On February 25, 2021, Wisconsin enacted a new law designed to help reduce ambiguity regarding COVID-19-related liability. The statute, which became effective on February 27, 2021, gives certain entities broad immunity from civil liability related to COVID-19. To have “immunity” essentially means these entities are shielded from being sued even if they are responsible for giving someone COVID-19—unless they acted recklessly or engaged in wanton conduct or intentional misconduct. The immunity applies to lawsuits filed after February 27, 2021, asserting claims that accrued on or after March 1, 2020. The immunity is in addition to any other applicable immunities that may be provided by law.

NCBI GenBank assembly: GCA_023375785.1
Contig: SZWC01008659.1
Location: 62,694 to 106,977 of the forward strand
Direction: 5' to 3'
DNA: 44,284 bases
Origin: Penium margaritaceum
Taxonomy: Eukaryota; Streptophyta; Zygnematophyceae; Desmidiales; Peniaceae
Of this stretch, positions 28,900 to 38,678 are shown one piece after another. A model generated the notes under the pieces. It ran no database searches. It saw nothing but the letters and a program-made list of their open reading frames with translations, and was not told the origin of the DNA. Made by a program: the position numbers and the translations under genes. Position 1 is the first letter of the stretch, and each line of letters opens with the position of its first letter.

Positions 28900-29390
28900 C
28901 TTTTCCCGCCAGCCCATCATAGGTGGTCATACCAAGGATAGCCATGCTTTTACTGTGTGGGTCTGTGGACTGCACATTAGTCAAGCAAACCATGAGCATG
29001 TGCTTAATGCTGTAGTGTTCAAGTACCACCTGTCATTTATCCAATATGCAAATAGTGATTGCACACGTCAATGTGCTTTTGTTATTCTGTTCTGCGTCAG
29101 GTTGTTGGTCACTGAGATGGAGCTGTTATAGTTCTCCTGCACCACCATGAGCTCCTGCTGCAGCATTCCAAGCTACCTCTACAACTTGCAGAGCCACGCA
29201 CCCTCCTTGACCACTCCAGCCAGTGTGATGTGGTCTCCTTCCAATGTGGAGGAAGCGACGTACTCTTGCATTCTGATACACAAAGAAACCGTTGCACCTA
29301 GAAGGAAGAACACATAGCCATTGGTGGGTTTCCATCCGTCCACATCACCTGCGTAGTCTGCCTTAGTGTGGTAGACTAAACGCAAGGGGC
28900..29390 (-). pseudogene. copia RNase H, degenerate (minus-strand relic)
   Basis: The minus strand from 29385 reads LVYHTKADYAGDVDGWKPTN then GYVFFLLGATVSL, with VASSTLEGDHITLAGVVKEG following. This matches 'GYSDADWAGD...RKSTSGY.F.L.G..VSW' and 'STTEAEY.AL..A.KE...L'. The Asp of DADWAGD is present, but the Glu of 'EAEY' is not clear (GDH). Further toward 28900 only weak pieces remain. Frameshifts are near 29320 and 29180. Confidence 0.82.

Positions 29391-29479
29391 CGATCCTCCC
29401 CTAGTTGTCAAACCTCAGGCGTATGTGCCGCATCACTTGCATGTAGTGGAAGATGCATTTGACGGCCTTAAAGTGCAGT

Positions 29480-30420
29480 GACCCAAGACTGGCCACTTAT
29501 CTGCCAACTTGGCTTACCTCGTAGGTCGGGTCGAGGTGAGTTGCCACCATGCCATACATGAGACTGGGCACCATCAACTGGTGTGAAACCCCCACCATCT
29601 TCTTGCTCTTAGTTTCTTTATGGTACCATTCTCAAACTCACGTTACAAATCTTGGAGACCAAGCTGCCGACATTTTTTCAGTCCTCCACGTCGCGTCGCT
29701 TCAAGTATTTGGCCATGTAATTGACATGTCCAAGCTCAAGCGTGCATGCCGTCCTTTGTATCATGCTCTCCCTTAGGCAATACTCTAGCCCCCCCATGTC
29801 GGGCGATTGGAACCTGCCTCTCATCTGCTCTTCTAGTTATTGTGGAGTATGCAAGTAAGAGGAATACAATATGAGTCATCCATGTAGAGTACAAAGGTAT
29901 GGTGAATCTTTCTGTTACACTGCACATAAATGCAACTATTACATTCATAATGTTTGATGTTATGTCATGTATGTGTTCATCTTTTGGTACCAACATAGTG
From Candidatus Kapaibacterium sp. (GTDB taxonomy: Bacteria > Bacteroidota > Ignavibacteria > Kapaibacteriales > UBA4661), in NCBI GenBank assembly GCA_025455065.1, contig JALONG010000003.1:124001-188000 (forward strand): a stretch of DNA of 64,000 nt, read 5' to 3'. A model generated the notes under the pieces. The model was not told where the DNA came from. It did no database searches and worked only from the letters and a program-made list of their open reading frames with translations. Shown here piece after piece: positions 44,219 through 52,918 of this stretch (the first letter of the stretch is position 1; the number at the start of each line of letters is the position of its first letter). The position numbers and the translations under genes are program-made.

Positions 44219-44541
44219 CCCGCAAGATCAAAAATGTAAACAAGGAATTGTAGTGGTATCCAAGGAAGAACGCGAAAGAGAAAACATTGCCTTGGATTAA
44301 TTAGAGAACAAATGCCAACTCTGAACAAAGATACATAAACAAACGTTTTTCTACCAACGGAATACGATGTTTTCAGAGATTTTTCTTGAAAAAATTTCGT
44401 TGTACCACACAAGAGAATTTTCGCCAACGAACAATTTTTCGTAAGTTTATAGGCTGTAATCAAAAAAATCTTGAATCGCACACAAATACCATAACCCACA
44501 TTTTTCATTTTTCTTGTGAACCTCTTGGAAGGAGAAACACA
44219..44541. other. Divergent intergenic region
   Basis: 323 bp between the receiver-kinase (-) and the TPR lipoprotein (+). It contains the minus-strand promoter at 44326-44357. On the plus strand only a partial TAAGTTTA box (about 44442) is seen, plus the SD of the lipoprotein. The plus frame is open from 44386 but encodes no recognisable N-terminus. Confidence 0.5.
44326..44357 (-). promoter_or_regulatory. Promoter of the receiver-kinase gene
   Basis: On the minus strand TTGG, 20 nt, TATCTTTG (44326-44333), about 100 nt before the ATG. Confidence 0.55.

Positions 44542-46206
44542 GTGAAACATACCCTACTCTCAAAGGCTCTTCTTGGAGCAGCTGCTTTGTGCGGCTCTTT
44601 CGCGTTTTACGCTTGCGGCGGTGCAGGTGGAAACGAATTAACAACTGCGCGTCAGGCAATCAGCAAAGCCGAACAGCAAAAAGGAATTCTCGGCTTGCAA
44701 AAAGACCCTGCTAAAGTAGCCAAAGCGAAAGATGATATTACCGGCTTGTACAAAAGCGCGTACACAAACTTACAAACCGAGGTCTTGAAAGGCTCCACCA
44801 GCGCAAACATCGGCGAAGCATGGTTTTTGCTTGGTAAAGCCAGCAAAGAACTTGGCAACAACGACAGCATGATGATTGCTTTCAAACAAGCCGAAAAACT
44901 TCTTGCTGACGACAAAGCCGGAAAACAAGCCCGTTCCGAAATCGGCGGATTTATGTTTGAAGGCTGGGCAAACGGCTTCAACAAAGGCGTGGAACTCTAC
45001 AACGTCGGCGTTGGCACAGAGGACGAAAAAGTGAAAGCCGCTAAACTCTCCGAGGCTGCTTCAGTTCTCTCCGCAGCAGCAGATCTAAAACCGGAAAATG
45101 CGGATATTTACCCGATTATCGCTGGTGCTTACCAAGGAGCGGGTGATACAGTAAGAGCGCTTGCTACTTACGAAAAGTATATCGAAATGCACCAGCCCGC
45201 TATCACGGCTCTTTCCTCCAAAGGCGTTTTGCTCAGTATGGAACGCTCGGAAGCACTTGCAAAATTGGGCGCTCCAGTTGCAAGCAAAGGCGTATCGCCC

The immunity applies not only to employers with respect to workplace incidents of COVID-19, but also in many other contexts, including, for example, COVID-19-related lawsuits against long-term care providers (e.g., by their patients and/or patients’ families), retail establishments (e.g., by their customers), and universities (e.g., by their students). Read the full article here.
At this time, Oregon has not yet enacted liability shield legislation, although businesses are urging for a similar law granting limited liability protection.